Venezuelan-born, Miami-based composer and sound artist Gustavo Matamoros might be the most approachable man in Miami music. Speaking with him about his artistic passions — theories of harmonization, ideal listening experiences, and, above all else, experimentation in sound — is almost a symphony unto itself, sweeping in its scope and ambition but grounded by a relatable presence and a smiling face. For all of the highfalutin concepts and theories used to contextualize his work, Matamoros, both in conversation and in his art, is remarkably accessible. When Matamoros describes his approach to experimental musicianship, it becomes no more inscrutable than any other career choice.
“I think about experimental music in the same way that I think about science,” Matamoros shares, emanating an infectious enthusiasm profession. “I don’t think scientists and artists are necessarily that different; they are both trying to seek answers to questions. And these questions are often related to [seeking] a better understanding of the world around them.”
Inspired by the likes of experimental trailblazers John Cage and Steve Reich, Matamoros has spent his life in dedication to the avant-garde. Having intrepidly explored the outer reaches of sound, Matamoros has in the process also been actively testing the limits of what is deemed conventionally "listenable." Miamians curious about his findings will be able to listen for themselves during the 24th edition of Subtropics, Matamoros’ now-biennial celebration of sound and all of its possibilities.
From the time of Subtropics’ opening July 5 to its final live performance July 22, Matamoros will be accompanied by artists of both local and international origin, all of whom have worked in pursuit of creating immersive sonic experiences for attendees to lose themselves in. For Matamoros, "immersive" is not only an operative word but also a mission of intent: One of the exhibits on display, Listen, is a collection of installations that practically demands for attendees to actively engage with the works before them. This might be in the form of bold colors and geometric shapes generating ideal acoustics and conditions — as is the case with Venezulean artist Freddy Jouwayed’s contribution to the showcase — or with Matamoros’ Sin Ninguna Imperfección, an assemblage of distinctly different sounds and tones corralled into one unlikely collage.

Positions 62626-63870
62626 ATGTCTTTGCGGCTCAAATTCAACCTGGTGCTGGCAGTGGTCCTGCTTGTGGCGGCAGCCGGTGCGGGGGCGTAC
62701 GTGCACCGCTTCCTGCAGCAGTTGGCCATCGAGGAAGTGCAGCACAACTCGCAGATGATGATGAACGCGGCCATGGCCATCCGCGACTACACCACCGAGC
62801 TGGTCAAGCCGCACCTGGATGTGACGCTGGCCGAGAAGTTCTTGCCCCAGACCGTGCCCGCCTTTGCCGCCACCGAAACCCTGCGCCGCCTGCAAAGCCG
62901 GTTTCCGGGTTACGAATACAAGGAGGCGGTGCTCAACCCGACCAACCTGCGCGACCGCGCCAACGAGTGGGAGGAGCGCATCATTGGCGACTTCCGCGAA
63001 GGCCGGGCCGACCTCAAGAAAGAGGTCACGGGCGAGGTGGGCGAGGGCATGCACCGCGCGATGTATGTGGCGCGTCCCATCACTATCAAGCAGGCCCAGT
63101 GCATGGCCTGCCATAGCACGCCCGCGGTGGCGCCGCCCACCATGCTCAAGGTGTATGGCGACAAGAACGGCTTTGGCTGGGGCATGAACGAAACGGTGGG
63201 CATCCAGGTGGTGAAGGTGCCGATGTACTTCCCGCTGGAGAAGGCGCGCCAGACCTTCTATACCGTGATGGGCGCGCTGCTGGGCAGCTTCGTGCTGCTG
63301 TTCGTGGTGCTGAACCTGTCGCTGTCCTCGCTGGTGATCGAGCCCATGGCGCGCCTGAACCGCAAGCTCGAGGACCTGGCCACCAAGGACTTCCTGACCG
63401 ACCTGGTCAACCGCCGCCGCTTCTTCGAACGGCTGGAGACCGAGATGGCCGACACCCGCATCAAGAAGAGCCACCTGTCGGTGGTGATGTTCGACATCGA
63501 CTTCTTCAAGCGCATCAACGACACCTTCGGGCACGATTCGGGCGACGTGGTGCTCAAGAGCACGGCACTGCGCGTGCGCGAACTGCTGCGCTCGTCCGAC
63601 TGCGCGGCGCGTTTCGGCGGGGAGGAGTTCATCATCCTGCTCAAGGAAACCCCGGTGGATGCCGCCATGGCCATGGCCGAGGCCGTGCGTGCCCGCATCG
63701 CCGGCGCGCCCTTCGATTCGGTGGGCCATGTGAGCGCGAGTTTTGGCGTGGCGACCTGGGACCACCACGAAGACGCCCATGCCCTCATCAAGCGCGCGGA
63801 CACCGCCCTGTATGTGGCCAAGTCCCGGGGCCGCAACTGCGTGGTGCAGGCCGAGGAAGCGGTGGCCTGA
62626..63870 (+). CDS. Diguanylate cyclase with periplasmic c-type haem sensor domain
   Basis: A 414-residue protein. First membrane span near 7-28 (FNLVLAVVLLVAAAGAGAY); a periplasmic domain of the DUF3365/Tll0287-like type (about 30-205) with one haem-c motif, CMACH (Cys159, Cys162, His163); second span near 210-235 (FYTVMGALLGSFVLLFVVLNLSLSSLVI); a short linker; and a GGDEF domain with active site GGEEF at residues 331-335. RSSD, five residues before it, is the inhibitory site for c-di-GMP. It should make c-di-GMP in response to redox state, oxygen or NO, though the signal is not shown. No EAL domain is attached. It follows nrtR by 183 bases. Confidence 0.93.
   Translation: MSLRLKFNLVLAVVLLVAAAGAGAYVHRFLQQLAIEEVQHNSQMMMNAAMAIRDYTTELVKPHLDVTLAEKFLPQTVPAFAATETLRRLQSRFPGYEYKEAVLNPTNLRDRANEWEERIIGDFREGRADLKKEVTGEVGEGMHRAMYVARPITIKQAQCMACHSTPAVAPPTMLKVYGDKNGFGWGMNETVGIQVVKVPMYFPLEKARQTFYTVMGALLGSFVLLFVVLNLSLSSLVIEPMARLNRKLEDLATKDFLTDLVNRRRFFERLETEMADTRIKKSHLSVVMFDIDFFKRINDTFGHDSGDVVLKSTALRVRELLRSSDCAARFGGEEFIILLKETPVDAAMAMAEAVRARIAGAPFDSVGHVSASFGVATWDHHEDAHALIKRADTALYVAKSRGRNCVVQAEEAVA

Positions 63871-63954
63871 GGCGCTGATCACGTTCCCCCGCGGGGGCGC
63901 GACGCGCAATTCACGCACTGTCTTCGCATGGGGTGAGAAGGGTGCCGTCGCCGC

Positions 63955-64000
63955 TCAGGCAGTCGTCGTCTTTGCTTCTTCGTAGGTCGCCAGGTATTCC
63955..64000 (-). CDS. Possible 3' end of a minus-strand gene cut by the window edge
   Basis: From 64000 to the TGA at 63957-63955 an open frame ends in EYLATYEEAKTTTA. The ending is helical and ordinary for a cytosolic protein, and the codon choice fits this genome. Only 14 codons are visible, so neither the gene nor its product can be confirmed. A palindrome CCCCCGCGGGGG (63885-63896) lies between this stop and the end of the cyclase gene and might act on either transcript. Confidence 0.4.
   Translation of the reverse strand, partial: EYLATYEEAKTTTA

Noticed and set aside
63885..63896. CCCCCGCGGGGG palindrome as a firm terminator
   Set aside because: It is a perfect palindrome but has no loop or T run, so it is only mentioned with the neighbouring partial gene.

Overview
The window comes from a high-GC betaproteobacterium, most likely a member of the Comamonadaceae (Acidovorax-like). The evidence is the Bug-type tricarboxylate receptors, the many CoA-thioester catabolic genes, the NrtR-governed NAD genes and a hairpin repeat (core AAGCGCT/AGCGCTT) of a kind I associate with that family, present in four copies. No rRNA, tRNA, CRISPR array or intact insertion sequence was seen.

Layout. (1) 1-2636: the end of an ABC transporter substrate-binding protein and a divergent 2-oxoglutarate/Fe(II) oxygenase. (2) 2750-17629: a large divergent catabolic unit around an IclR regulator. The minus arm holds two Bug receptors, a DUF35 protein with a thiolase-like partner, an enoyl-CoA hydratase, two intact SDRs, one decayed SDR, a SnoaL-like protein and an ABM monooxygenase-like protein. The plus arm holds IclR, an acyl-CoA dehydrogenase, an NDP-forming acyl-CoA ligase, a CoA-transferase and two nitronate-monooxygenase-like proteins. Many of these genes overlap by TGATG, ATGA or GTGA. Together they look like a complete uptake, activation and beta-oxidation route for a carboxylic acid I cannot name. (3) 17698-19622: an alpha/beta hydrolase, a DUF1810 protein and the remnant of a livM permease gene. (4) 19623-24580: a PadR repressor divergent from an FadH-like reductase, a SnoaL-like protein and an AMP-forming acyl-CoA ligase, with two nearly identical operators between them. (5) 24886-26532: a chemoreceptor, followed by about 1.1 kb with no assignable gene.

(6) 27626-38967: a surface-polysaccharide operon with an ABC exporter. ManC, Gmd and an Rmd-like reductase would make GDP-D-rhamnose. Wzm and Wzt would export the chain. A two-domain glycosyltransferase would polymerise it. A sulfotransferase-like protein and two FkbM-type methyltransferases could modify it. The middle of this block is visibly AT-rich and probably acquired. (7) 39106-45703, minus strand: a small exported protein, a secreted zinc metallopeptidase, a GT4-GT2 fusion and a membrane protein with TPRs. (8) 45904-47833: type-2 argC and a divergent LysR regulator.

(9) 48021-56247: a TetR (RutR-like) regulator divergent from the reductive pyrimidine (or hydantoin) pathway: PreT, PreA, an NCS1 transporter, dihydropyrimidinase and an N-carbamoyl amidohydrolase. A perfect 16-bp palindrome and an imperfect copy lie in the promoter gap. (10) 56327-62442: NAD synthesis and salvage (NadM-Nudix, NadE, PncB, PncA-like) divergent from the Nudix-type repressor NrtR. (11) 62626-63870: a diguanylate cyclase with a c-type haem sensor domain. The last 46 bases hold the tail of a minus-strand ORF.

According to Matamoros, “The essential function of art is to be at the edge of society.” Even with his outsider approach to form and craft, he nonetheless hopes to rehabilitate how people listen to and digest music, with the work on display at Subtropics serving as an important first step.
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“I want to engage people in active listening... a kind of listening that can help people make a better relationship with the world around them,” Matamoros says. “When you listen to music and that music does what you expect it to do... you already have created a certain way of listening to that music, and if it doesn’t happen, then you’re not satisfied. Whereas in experimental music, there are no expectations. If you go into an experimental music concert with expectations, then you’re shortchanging yourself.”
Matamoros believes that the act of listening to experimental music, and all of the unfamiliar engagement that entails, can produce a more empathic, better-attuned listener. In his view, this can reap results far beyond the realm of outsider art.
“I think it is more about trying to utilize your listening skills to figure out what’s going on... that informs the value of the experience. A logical projection of that is all these things can be utilized in order to better communicate among people,” Matamoros says. “People listen to music expecting a [lyrical] message and then focus on the message, and the message sometimes is simply verbal. But in that process, once you get the idea of the song, a lot of times, the music becomes irrelevant. We’re so accustomed to listening to music that way — even if it doesn’t have a verbal or clear message — that we expect it to, and that expectation sometimes prevents us from really getting what’s going on in the music.”